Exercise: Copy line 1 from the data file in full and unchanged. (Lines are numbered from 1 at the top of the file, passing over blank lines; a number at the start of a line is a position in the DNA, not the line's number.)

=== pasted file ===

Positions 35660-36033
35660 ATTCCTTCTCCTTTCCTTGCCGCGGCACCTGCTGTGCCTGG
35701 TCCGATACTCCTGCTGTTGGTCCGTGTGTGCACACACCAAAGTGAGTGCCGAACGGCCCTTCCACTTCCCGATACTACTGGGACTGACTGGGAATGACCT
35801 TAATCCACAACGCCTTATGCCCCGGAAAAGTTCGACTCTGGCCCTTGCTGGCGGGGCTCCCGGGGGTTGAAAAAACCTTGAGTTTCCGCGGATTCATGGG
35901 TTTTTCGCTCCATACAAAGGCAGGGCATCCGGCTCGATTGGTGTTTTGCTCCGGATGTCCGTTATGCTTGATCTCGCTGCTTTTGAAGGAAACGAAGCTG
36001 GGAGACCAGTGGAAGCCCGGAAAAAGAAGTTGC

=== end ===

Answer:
Positions 35660-36033